- President Donald Trump threatened "tremendous retribution" against the European Union, including tariffs on cars, unless European Commission President Jean-Claude Juncker offers major trade concessions next week.
- The threat comes as the auto industry ramps up its campaign to try to dissuade Trump from imposing auto tariffs.
- Republican lawmakers are also attempting to avert any auto tariffs.
President Donald Trump on Wednesday threatened to ramp up the trade conflict with the European Union unless the group's leaders agree to significant concessions.
During a Cabinet meeting, Trump insisted that European Commission President Jean-Claude Juncker needed to make a major trade offer to lower barriers on automobiles during his trip to the US. Otherwise, Trump said, the US will be forced to hit the EU with trade restrictions.
"We said if we don't negotiate something fair, then we have tremendous retribution, which we don't want to use, but we have tremendous powers," Trump said. "Including cars - cars is the big one. And you know what we're talking about with respect to cars and tariffs on cars."
The US Commerce Department is investigating auto imports, and Trump has previously threatened large tariffs on imported cars. Such a move would represent a massive escalation of Trump's tariffs on the EU and be likely to push the two sides into a full-on trade war.
Tariff deadline approaching
While Trump has throughout his presidency been critical of auto imports, he announced in May that the US would launch an investigation under Section 232 of the Trade Expansion Act. It could result in more tariffs - and likely economic turmoil.
Trump has also directly threatened to impose a 20% tariff on auto imports from the EU.
"Based on the Tariffs and Trade Barriers long placed on the US and its great companies and workers by the European Union, if these Tariffs and Barriers are not soon broken down and removed, we will be placing a 20% Tariff on all of their cars coming into the US," Trump tweeted in June. "Build them here!"
Many European automakers, including brands like BMW and Mercedes, already produce cars at plants in the US.
Any tariffs on vehicles would be a massive escalation in the trade fight between the EU and the US. In 2017, the US imported just over $43 billion worth of passenger vehicles from the EU. Any measures on automobiles would dwarf those on steel and aluminum, which affect a little over $7 billion worth of EU exports to the US.
A hearing on the possibility of auto tariffs is scheduled for Thursday, with dozens of speakers from across the industry set to weigh in. The Commerce Department could then release a recommendation on tariffs within weeks.
'A massive tax on consumers'
While Trump appears ready for a high-stakes showdown, automakers from around the world begged the president to deescalate the conflict in a letter released Wednesday.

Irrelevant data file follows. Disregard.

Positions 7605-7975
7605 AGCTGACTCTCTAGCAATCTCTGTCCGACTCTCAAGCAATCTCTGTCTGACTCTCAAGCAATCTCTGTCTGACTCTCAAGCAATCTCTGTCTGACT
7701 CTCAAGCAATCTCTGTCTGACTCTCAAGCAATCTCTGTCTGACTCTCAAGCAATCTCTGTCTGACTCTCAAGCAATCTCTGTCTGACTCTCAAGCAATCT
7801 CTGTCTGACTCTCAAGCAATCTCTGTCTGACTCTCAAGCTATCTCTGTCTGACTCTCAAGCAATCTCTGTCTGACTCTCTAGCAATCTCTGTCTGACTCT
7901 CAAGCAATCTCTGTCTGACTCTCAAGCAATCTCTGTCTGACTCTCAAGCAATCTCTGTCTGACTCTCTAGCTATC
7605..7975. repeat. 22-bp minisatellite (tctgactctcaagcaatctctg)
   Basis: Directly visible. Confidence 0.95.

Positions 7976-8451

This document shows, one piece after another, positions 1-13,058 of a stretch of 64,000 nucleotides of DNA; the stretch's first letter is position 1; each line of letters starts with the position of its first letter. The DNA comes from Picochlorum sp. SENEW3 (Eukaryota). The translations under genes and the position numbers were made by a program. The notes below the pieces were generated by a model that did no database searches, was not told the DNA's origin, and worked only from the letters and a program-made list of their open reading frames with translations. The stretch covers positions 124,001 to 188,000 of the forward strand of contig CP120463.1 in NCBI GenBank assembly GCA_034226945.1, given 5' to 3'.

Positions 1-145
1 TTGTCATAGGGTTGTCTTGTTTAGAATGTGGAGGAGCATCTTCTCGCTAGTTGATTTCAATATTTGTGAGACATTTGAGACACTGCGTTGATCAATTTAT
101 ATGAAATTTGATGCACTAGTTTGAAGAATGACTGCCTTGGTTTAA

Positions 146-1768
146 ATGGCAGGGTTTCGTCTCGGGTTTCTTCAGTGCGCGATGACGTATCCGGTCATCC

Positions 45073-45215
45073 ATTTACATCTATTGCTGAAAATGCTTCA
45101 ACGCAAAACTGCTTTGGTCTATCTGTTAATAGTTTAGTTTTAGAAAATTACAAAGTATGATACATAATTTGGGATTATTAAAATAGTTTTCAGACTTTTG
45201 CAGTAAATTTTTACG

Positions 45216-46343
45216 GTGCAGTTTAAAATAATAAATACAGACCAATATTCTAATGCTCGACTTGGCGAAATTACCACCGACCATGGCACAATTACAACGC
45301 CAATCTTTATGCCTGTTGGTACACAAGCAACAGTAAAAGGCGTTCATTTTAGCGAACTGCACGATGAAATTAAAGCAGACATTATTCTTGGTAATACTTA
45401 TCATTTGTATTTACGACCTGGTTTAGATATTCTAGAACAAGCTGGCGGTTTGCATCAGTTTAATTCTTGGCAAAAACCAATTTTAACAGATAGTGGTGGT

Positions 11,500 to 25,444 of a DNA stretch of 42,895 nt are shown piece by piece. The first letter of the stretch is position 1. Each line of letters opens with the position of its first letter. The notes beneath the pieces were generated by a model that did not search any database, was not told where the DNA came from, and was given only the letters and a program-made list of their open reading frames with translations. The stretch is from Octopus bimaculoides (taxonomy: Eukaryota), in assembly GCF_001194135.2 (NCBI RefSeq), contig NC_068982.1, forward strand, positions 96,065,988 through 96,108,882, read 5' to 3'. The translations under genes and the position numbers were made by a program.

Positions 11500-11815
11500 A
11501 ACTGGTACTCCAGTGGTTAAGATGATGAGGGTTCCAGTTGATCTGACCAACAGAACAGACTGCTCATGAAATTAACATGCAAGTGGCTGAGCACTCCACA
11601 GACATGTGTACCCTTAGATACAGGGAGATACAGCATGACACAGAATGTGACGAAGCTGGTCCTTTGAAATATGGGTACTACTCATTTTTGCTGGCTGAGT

Seven auto-industry trade groups that represent large automakers like Ford, General Motors, and Toyota, as well as dealers and parts manufacturers, said tariffs on imports of auto goods would be damaging to the US economy and American consumers.
"Raising tariffs on autos and auto parts would be a massive tax on consumers who buy or service their vehicles - whether imported or domestically produced," the letter said. "These higher costs will inevitably lead to declining sales and the loss of American jobs, as well as increasing vehicle service and repair costs that may result in consumers delaying critical vehicle maintenance."
Almost every major auto manufacturer, from foreign companies like BMW and Hyundai to American brands like GM and Ford, has submitted comments to the Commerce Department warning about the possible effect of tariffs on US auto workers and consumers.
Lawmakers push back
Members of Congress have also pushed back on the president's plans.
Sens. Doug Jones, a Democrat from Alabama, and Lamar Alexander, a Republican from Tennessee, said Wednesday that they were working on a bill that would at least delay auto tariffs for some time. Both senators represent states with large auto-manufacturing bases.
"Nothing has done more during the last 40 years to raise family incomes in Tennessee than the arrival of the auto industry, and nothing could do more to damage those family incomes than the proposed tariffs on imported automobiles and automotive parts, combined with the tariffs on imported steel and aluminum that the administration has already imposed," Alexander said during a speech on the Senate floor.
According to Politico, the bill would pause the Commerce Department's auto-imports investigation until after the International Trade Commission conducts its own study. The senators say the measure would give Trump time to change his mind.
"I realize that folks affected by these proposed tariffs are looking for a silver bullet to stop them dead in their tracks," Jones told Politico. "Right now, the only silver bullet in this case is for the president to change his mind."
The bill also comes as more Republican lawmakers threaten to wrest control of trade policy back from the president. GOP Sens. Bob Corker and Pat Toomey developed a bill that would give Congress the ability to approve tariffs imposed on national-security grounds.
Sen. Orrin Hatch, the Republican chairman of the Senate Finance Committee, also warned Trump in a speech Tuesday that legislation may be necessary unless the president reverses course.
"If the administration continues forward with its misguided and reckless reliance on tariffs, I will work to advance trade legislation to curtail presidential trade authority," Hatch said.
In the House of Representatives, meanwhile, a bipartisan group of 149 lawmakers sent a letter on Wednesday to Commerce Secretary Wilbur Ross urging against the tariffs.